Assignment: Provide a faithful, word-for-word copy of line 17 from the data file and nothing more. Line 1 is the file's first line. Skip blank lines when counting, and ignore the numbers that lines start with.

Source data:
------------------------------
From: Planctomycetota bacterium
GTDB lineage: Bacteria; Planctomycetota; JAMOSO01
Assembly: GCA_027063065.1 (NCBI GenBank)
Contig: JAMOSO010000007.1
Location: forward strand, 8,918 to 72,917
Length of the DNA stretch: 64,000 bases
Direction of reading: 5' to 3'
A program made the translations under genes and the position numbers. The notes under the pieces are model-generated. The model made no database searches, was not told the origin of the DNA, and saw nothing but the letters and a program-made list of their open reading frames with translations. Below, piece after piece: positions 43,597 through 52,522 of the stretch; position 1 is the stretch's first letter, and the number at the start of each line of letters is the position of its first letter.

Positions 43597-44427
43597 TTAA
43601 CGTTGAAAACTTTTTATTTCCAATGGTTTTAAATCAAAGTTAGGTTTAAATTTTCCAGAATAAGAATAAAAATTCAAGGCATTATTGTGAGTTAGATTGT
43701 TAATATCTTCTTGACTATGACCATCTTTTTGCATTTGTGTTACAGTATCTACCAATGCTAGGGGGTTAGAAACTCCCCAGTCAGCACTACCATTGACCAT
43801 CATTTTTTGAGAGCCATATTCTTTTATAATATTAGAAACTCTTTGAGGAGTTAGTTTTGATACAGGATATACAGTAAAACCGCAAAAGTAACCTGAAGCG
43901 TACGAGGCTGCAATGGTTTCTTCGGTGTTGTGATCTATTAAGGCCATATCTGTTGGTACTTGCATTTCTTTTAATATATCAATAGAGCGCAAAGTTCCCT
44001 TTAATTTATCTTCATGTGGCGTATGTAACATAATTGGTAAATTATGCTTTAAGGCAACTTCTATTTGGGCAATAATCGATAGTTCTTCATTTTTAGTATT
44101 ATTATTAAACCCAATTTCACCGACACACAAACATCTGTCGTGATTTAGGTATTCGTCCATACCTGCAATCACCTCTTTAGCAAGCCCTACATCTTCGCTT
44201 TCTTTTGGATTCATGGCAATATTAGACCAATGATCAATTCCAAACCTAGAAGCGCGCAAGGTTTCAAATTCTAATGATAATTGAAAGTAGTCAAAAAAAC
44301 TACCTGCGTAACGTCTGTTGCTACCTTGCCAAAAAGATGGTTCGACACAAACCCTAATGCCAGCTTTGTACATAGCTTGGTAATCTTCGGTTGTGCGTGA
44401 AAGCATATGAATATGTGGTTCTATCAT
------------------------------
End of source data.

44201 TCTTTTGGATTCATGGCAATATTAGACCAATGATCAATTCCAAACCTAGAAGCGCGCAAGGTTTCAAATTCTAATGATAATTGAAAGTAGTCAAAAAAAC